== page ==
Official Statistics, Photograph of calculator and pen on notebook, StudySmarterFig. 1 - Official statistics are a major source of secondary quantitative data.

    Sources of official statistics

    Official statistics are published by the UK Office for National Statistics (ONS) and on government websites.

    The ONS is a UK government agency that is responsible for gathering and analysing statistical data.

    It is the body that carries out the UK National Census (discussed below) which is a compulsory national self-completion questionnaire that must be filled out every 10 years by every UK household.

    Data from official statistics is used to identify trends and patterns and to make decisions concerning the whole population or a particular subsection.

    Using the census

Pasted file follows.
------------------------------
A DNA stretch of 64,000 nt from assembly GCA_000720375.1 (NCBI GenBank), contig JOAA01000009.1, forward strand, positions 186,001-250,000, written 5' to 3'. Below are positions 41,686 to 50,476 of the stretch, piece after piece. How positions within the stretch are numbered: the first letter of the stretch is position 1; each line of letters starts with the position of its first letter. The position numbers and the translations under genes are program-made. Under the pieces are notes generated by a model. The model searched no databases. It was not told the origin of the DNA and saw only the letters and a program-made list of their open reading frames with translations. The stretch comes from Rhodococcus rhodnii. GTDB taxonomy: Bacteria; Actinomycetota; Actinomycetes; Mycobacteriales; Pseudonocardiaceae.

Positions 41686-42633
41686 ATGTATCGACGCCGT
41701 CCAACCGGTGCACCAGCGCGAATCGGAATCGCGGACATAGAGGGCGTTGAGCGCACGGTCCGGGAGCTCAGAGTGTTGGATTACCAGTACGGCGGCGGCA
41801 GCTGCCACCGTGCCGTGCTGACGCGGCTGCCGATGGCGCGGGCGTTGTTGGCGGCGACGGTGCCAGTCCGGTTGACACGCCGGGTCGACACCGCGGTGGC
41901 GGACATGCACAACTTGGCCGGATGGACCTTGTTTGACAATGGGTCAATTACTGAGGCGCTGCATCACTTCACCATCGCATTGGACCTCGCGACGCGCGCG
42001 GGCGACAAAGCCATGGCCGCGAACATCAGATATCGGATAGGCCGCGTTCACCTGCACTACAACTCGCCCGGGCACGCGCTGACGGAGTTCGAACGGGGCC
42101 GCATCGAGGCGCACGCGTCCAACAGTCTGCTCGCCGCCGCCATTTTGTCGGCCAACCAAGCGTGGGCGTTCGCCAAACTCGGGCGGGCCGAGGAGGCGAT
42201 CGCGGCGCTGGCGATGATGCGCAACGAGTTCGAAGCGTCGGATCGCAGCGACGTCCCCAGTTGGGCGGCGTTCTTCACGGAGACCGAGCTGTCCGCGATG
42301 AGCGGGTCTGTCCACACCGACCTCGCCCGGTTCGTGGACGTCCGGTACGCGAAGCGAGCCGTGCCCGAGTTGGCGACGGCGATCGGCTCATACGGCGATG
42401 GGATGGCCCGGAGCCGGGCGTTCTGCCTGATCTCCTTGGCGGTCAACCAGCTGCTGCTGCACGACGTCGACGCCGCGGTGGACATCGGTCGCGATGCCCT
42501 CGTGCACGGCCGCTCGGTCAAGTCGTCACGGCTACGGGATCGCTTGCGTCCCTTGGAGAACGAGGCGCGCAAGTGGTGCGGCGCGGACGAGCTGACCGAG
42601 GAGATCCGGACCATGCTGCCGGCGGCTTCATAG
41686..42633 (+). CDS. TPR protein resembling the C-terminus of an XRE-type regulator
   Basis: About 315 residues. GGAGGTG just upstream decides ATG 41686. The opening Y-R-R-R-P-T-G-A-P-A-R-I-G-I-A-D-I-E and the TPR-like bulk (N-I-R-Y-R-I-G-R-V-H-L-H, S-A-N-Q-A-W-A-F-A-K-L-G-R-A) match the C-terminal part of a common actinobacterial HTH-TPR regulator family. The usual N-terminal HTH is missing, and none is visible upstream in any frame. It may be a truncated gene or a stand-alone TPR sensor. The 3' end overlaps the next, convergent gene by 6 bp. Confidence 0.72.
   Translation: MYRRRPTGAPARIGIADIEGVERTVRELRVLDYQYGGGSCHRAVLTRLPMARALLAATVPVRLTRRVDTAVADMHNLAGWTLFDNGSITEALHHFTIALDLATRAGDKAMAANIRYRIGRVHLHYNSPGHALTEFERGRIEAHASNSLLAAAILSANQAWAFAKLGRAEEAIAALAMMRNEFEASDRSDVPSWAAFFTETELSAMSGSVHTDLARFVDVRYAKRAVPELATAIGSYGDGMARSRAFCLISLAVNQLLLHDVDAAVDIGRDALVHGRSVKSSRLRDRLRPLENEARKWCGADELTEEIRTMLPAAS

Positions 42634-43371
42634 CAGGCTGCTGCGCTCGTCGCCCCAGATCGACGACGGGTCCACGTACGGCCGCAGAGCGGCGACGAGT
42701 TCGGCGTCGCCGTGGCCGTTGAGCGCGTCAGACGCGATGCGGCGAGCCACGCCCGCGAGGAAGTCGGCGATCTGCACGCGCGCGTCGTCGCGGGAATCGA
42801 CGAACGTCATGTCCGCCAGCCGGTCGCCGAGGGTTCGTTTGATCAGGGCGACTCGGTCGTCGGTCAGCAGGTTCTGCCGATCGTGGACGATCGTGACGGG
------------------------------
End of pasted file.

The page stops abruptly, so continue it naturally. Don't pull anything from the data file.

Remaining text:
The last census was carried out in 2021.

    It is a valuable source of secondary data for sociologists because, as mentioned above, it covers a wide range of topics. Both central and local governments make use of census data to create and enact social policies in areas like education, housing, health, public transport and more.

    Furthermore, census data is useful because it surveys the whole population. For instance, the 2021 UK National Census had a response rate of 97%. This makes census data highly representative.

    However, it is important to note that such large-scale research is bound to run into some errors, or to leave some people out. For example, the fact that the census is sent to every household in England and Wales means that two groups will inevitably fail to contribute to census data: people who struggle with the English language, and people without stable housing.